The book of beginnings.  For a number of folks in our parish, and in various other congregations throughout our city, it is a book we’ve just recently finished.  That doesn’t mean that we’re through with it, or done with it.  It simply means that in our Bible Reading Plan, we started reading it on December 31 and finished mid-last week.

As people read, there were certain stories that struck them.  I know they did, because I hear about it when they do.  There are certain parts of Genesis that we’re very familiar with – few issues are raised when people read through them.  Creation; Adam & Eve; Cain & Abel; Noah’s Ark; the Tower of Babel; Abraham; Sodom & Gomorrah; Ishmael vs. Isaac; Jacob & Esau; Jacob’s Ladder; Joseph (& the Amazing Technicolour Dreamcoat).  Familiar.

Yet there are some parts of Genesis that aren’t so familiar to people.  Preacher’s don’t choose them as texts to preach from; the lectionary doesn’t have them come up as Sunday readings.  Lot’s daughters impregnate themselves by their father while in the mountains after Sodom’s destruction (is this where the “incestuous hill-billy” stereotype got started?); Abraham takes Isaac to make a human sacrifice to God (this one is somewhat known); Judah fathers twins by his daughter-in-law when he refuses to give his third son to be her husband.  When people came across these passages, I heard about it.

It’s probably not that the people hadn’t read them before, more likely that they just aren’t as familiar, or front-of-mind.  They can be a little shocking when you’re not prepared.  But the story of Lot’s daughters is preserved in Scripture to show us the close relationship between the Ammonites and Moabites with the Israelites.  The story of Isaac’s near-sacrifice is preserved as an almost parallel to Christ’s crucifixion, to shed light on the Father’s love for humanity, and show us an example of complete commitment to God.  The story of Tamar and Judah is preserved in Scripture as a reminder of God’s interest in preserving His people.  There are other reasons these are there.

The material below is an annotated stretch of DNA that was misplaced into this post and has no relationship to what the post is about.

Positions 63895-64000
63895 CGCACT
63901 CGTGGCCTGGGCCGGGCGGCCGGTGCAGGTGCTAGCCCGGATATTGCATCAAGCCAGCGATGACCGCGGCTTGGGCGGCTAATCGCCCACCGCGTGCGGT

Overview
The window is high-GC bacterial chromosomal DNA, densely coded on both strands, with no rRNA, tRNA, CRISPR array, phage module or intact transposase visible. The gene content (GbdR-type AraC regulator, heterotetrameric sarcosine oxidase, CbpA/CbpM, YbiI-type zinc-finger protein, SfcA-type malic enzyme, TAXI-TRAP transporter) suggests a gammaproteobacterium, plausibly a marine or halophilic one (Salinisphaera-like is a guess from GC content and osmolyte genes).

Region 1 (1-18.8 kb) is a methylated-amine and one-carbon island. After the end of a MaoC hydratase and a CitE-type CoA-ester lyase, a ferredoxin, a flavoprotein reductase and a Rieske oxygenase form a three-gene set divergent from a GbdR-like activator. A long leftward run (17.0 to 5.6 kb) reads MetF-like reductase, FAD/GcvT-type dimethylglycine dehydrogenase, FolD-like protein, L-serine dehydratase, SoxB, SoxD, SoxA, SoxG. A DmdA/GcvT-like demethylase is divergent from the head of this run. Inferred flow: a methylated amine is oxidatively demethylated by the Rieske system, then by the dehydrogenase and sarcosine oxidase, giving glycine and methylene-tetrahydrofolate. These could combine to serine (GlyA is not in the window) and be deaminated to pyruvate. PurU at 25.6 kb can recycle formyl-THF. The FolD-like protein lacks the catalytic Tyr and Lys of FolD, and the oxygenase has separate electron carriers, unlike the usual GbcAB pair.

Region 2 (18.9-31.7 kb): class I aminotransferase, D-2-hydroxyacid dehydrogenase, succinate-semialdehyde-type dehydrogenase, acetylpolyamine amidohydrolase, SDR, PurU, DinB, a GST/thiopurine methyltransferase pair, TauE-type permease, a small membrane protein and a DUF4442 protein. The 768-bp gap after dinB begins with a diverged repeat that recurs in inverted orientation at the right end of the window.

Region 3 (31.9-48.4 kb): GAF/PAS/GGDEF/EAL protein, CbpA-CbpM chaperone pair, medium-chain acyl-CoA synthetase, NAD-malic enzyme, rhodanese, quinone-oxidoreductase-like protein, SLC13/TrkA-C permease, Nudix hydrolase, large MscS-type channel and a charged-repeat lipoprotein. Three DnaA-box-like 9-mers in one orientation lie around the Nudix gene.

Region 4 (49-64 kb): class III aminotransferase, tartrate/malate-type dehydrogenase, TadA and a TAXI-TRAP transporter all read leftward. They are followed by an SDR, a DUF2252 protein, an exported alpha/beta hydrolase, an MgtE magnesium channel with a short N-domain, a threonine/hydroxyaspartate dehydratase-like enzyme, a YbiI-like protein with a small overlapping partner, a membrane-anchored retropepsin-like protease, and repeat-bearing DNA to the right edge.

The elements of the stories that we find somewhat repugnant remind us of the need for every individual to own the faith they claim.  Proximity to Abraham is no substitute; clinging to the things of earth cannot take the place; our plans are not big enough.  Those elements we find repugnant remind us of God’s great love, and His grace in making opportunity for people to come to Him.  God makes special provision for the Ammonites and Moabites; Isaac is saved at the last moment; Judah is the ancestor of David, by his daughter-in-law.

Praise the Lord!  He uses imperfect people to accomplish His perfect plan!  What a delicious reality!

Amos 7

I’ve been sitting on this since last Thursday morning, when the seventh chapter of Amos was the Old Testament reading during Morning Prayer (by the BCP lectionary).  In the chapter there are these three proposals made by God to Amos – a situation that, itself, is thought-provoking, let alone the actual content of His proposals to the prophet.